Maine Legislature Overwhelmingly Pass LD 1762, Restoring $40M in Municipal Revenue SharingYesterday the 126th Maine Legislature took up LD 1762, “An Act Related to the Report of the Tax Expenditure Review Task Force”, which originally passed the House last Thursday by a 114-21 vote on its first reading. The debate at that time was at times contentious, with Republicans divided on the merits of the bill and understanding their votes could have ramifications come November.
LD1762 came up again yesterday first in the House, where a slew of amendments were tacked onto the bill and many GOP members standing to speak in opposition to it. One by one, the amendments were indefinitely postponed. Reactions from House Republicans:
- House Republican Leader Ken Fredette’s floor amendment would task the Governor’s Office of Policy and Management with finding spending reductions to equal the $40 million needed for fiscal year 2015.
“The tax expenditure task force, which was responsible for closing this $40 million gap and was stacked with liberals, failed to complete its task,” said Rep. Fredette. “OPM, on the other hand, successfully completed its task of finding $35 million in spending cuts. My amendment would give the job to OPM since the majority Democrats and their task force have proven themselves incapable of balancing the budget in a responsible manner.”
Rep. Lawrence Lockman (R-Amherst) introduced an amendment that would reduce welfare spending as an alternative to raiding the rainy day fund.
“When I talk about reducing the size of state government, some people like to ask me, ‘what, specifically, would you cut?’ as if I won’t have an answer,” said Rep. Lockman on the House floor. “Well, here’s my answer. Here are 25 million answers. And it’s just the tip of the iceberg that is sinking Maine’s economic ship.”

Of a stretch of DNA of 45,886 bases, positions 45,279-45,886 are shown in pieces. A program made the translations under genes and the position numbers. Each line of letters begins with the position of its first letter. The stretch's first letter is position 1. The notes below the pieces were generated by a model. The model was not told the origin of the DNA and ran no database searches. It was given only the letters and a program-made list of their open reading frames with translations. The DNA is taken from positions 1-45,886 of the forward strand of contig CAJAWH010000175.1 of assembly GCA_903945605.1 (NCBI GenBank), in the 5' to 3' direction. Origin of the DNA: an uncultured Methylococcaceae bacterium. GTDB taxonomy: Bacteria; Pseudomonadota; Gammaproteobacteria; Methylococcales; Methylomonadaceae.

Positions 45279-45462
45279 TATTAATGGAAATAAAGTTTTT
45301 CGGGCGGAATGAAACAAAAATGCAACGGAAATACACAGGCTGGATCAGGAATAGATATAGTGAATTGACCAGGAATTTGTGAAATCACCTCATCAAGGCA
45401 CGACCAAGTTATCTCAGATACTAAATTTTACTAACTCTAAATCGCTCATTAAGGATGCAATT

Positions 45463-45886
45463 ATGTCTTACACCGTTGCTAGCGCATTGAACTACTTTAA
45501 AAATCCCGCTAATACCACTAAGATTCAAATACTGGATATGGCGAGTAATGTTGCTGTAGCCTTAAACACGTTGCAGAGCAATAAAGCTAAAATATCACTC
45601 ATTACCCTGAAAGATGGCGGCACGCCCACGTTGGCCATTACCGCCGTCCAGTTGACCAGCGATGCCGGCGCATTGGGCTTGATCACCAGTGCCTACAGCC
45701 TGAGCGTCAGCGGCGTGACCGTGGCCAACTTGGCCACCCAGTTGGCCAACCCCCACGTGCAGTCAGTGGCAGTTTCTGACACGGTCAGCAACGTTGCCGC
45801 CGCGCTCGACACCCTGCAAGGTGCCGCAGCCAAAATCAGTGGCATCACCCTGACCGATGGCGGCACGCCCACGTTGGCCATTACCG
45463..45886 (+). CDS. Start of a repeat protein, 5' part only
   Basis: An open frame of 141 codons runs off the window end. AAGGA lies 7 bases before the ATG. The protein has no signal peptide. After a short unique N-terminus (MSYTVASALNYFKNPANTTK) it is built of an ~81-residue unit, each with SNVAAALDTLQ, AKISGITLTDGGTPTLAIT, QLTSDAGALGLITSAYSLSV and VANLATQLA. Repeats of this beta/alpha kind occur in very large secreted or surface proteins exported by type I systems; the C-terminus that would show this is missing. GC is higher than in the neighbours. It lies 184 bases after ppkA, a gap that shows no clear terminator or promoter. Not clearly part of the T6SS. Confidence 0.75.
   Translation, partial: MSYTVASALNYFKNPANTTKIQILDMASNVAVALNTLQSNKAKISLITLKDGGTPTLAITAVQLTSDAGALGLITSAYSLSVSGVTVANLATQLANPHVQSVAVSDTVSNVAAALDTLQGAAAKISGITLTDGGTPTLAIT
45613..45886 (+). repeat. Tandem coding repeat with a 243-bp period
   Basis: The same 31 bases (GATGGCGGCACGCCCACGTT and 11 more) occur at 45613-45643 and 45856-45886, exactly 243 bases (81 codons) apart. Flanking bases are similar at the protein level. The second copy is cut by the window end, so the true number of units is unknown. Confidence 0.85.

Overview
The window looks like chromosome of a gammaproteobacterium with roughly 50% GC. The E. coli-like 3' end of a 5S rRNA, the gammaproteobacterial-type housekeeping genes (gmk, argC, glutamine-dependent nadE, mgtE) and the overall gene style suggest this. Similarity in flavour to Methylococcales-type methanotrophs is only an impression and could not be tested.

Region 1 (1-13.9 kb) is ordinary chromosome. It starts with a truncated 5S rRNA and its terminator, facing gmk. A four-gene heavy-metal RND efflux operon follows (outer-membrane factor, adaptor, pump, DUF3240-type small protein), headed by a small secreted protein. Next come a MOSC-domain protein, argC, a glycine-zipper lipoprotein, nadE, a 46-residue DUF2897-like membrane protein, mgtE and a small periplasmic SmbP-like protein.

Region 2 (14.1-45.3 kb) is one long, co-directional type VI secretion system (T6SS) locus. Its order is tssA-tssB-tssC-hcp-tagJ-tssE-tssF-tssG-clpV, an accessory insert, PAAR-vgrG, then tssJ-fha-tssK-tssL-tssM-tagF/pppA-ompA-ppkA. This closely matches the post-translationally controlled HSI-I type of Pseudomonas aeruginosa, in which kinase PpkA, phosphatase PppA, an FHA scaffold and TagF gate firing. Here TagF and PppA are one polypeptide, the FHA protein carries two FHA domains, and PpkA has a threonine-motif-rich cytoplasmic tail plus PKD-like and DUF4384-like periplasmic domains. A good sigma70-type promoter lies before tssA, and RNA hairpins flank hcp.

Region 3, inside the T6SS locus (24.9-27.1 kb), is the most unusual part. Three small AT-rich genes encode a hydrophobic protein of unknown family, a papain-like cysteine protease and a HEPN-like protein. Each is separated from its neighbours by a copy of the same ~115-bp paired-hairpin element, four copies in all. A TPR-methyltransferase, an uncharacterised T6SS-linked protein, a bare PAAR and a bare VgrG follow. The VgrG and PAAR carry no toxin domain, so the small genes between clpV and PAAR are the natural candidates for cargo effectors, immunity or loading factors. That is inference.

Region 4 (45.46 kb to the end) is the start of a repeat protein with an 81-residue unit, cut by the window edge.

Rep. Wayne Parry (R-Arundel) introduced an amendment to give $7 million in property tax relief directly to needy seniors and pay for it with revenue sharing reductions to municipal government.
“Democrats talk a big game about helping the needy and the elderly, but it’s clear now where their priorities are,” said Rep. Parry.
Rep. Dean Cray (R-Palmyra) had a very specific spending cut alternative to raiding Maine’s rainy day fund. His amendment proposed eliminating green energy subsidies to replace $14 million in reductions to the rainy day fund.
For some context on the amendments and those offering them:
- The cuts Rep. Fredette referred to via OPM were detailed in this earlier post from last fall and include cuts such as $1 million for vaccinations and $500k to Head Start, as well as many cuts to the Department of Corrections.
- Rep. Lockman’s amendment would have taken another $25 million from DHHS’ ever-changing budget requirements. It is very challenging to view his proposal seriously, as he earlier was one of a group of Republicans who, unhappy with the LePage budget and its cuts to revenue sharing, held a press conference at the State House to present their own budget alternative: